I applaud her effort to counter the negative image of big business as robber barons. Her entrepreneurs are high-minded, principled achievers who relish the competitive edge and have the creative genius to invent exciting new products, manage businesses efficiently, and produce great symphonies without cutting corners. Such actions are often highly risky and financially dangerous and are often met with derision at first. Rand rightly points out that these enterprising leaders are a major cause of economic progress. History is full of examples of "men who took first steps down new roads armed with nothing but their own vision." In the novel, protagonist Hank Reardon defends his philosophy before a court: "I refuse to apologize for my ability – I refuse to apologize for my success – I refuse to apologize for my money."
But there's a dark side to Rand's teachings. Her defense of greed and selfishness, her diatribes against religion and charitable sacrificing for others who are less fortunate, and her criticism of the Judeo- Christian virtues under the guise of rational Objectivism have tarnished her advocacy of unfettered capitalism. Still, Rand's extreme canard is a brilliant invention that serves as an essential counterpoint in the battle of ideas.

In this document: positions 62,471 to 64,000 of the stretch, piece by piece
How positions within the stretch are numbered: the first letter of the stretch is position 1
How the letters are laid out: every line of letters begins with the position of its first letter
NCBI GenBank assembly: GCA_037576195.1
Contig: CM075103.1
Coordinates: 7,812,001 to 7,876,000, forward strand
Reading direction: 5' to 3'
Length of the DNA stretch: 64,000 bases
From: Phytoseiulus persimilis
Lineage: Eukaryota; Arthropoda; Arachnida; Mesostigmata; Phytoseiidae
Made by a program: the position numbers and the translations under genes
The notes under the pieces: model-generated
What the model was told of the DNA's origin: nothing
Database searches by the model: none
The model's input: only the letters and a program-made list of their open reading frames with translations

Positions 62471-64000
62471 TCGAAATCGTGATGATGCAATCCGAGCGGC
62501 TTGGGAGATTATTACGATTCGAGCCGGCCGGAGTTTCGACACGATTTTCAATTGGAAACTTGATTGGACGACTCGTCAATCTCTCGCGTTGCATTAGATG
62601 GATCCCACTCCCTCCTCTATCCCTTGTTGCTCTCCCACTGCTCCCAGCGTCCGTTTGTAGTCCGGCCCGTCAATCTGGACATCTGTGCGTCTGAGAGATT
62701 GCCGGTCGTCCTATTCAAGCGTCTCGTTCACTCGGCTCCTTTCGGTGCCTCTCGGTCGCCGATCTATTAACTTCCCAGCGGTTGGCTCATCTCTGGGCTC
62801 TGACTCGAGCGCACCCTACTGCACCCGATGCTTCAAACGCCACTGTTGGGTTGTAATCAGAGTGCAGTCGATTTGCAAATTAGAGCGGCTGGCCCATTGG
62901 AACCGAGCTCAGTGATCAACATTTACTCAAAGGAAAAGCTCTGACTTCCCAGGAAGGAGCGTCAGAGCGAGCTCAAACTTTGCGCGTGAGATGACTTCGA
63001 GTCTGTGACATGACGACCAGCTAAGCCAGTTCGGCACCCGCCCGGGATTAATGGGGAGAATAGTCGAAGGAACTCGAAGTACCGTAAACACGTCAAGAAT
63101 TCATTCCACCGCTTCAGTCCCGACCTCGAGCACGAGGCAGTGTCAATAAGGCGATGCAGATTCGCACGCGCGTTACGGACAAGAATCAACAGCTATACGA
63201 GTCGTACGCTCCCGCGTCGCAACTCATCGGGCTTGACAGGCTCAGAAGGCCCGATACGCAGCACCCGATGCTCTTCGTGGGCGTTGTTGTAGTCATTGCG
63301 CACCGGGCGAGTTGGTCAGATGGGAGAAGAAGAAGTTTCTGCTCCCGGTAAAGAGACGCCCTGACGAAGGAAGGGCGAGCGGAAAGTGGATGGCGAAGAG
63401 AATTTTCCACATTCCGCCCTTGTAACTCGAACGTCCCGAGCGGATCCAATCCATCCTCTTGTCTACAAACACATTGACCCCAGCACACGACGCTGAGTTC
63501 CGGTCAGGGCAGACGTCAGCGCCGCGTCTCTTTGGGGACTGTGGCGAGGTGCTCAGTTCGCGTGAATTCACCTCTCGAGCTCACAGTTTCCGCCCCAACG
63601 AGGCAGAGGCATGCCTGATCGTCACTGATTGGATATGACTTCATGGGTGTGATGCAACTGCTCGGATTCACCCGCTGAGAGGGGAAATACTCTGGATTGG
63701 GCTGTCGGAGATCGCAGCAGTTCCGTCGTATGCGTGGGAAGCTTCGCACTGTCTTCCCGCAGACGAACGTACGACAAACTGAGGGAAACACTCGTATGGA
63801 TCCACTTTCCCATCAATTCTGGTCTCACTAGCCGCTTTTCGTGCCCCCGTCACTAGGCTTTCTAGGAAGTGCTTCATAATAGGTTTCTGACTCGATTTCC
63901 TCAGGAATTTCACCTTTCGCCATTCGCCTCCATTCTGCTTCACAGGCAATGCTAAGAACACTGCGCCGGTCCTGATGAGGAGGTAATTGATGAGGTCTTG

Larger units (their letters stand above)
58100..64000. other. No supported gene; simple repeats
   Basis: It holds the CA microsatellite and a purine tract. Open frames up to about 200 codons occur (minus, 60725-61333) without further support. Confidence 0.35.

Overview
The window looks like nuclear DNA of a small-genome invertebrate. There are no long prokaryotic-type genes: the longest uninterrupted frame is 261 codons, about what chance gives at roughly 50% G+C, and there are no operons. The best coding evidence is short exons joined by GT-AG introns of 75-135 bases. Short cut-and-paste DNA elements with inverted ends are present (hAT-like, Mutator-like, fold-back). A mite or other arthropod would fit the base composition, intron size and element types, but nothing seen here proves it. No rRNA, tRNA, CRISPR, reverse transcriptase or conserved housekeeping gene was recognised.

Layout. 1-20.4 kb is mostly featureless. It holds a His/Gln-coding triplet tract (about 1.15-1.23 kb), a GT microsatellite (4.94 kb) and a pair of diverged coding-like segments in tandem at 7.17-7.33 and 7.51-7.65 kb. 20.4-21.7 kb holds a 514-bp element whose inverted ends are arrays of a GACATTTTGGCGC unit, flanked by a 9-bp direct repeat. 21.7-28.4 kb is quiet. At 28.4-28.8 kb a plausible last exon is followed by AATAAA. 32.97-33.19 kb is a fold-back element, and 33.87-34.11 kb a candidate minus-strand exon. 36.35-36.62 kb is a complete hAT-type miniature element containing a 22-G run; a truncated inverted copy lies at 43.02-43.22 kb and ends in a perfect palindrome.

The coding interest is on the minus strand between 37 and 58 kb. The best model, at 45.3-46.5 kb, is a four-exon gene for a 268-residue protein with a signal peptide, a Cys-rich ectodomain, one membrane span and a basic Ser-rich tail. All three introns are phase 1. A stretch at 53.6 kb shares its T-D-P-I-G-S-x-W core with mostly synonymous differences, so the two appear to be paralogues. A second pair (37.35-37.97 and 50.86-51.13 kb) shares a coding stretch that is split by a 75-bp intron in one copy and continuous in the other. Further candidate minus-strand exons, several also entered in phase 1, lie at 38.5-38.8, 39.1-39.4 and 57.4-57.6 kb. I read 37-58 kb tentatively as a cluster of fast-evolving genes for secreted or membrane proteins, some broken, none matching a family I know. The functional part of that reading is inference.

The Atlas characters are exceptionally memorable. They are the unabashed "immovable movers" of the world who think of nothing but their own business and making money. "... I want to be prepared to claim the greatest virtue of them all – that I was a man who made money," says copper titan Francisco d'Anconia. But these men are regarded as ruthless, greedy, single-minded individualists. They are men (except for Dagny Taggart, who could be confused for a man) who always talk shop and give scant attention to their family. In fact, no children appear in Rand's magnum opus.